For the most part then, the coverage is almost exclusively, and more importantly, selectively negative. For example, the oligarchs blatantly stole most of Russia's richest natural resource companies, as Boris Berezovsky is happily admitting in a case in London at the moment. But when the state got round to taking one of them back, it botched it so badly that Mikhail Khodorkovsky's fate has become a cause cÃ©lÃ¨bre, making the former Yukos owner out to be some sort of hydrocarbon copy of Nobel Peace Laureate Andrei Sakharov. Anyone who spends half an hour of research on Khodorkovsky's career will soon unearth the horrendous corporate governance abuses inflicted on the minority investor Kenneth Dart in the 1990s, yet the whole Dart affair is never mentioned in the current reporting on the case.
Khodorkovsky remains a convicted criminal and, indeed, in October the Germans opened a money-laundering investigation into Yukos after the tax authorities stumbled across some undeclared Yukos accounts in Germany - a titbit that has been widely ignored in the western press, as it inconveniently clashes with their image of the martyred victim. You would have thought they'd learnt their lesson after backing Viktor Yushchenko and Ukraine's Orange Revolution with such vim.
Tinker, writer, journo, spy
Harding's book is a classic of the genre. Before I go on, I have to say that I believe he suffered more FSB intimidation than any foreign correspondent I have met working in Russia, but still his book hams up his problems to an excessive degree and the "mafia state" title is not justified.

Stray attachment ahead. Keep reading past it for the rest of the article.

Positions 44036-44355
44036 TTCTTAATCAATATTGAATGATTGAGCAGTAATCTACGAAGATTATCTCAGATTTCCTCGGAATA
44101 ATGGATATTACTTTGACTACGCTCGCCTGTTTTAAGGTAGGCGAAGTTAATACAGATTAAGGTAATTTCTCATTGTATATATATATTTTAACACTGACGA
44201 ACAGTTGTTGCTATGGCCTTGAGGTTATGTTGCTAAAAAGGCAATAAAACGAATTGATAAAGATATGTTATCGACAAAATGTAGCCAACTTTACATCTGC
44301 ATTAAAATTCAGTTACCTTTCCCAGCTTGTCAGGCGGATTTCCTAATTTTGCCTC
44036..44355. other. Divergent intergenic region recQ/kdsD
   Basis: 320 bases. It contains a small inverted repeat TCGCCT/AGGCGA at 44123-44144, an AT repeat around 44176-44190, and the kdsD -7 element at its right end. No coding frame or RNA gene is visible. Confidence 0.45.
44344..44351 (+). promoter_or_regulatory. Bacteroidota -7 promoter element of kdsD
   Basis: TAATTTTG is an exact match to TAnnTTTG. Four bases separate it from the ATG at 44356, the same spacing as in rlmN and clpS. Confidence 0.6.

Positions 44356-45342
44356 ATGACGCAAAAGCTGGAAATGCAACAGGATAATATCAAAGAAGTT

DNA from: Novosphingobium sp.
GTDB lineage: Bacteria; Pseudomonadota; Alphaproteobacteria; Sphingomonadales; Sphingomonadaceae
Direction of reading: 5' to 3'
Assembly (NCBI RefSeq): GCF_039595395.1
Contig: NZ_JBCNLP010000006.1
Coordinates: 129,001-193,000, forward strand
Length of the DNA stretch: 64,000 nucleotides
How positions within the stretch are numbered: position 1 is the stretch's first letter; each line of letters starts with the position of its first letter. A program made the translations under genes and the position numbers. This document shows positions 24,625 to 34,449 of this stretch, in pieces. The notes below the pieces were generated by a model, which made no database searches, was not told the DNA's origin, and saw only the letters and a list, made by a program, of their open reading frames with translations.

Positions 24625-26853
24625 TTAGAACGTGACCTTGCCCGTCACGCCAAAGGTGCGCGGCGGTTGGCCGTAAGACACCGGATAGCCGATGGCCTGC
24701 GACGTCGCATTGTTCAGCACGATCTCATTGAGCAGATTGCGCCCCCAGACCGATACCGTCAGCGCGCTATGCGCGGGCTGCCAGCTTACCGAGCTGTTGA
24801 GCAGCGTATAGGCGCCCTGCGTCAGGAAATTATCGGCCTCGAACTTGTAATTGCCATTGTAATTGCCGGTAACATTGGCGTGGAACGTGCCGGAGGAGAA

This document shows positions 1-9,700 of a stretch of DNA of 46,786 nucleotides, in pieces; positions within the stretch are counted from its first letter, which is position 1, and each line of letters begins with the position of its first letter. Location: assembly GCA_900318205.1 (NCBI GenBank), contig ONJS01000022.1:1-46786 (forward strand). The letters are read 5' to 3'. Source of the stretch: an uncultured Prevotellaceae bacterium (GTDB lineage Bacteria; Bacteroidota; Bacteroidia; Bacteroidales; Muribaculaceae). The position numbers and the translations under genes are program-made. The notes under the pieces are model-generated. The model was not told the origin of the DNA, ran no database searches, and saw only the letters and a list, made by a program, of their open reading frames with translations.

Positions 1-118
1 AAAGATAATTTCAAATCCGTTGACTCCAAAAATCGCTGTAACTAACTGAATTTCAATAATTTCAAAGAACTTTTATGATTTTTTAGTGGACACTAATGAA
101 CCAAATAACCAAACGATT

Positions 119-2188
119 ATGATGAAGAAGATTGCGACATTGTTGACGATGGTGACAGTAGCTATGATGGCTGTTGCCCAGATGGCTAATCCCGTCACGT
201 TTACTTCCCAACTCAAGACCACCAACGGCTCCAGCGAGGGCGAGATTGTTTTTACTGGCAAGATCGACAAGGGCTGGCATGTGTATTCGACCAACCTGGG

To underline the point Private Eye, the British satirical journal for the press, ripped his book to pieces in a very funny review (which unfortunately they have not put online). "Dozens of journalists have been killed in Russia since 1991, among them most famously Anna Politkovskaya. Yet Harding and the Guardian would have us believe that he was 'the reporter Russia hated'." The review sarcastically points out that amongst the most aggressive tortures Harding had to suffer was, "the FSB intelligence broke into his flat and, er, moved stuff around." It belittles the Berezovsky interview that caused the problems in the first place, pointing out that Harding didn't even take or write it, and lampoons Harding for suspecting, without proof, that men talking to him in Russian accents were actually KGB agents sent to hassle him. "Russians speaking with Russian accents - whatever next?"
This is not entirely fair, as all this was scary and oppressive for the family, whom I know well. But Harding's claim that he was the "first correspondent to be deported since the Cold War," is risible. Firstly, he wasn't deported, but refused entry on a technicality. Secondly, his visa was reinstated and the foreign ministry offered to allow him to stay another six months so his kids could finish the school year. The family chose to leave voluntarily (and Phoebe, his wife, actually voted to stay).
Kraus's contribution ("The Missing Chapter") to an upcoming book is entirely the opposite. Kraus has long savaged the international press for their blatant misreporting of the Russian story and in his piece he goes to town with some anecdotes that highlight just how mercenary some hugely influential correspondents have been.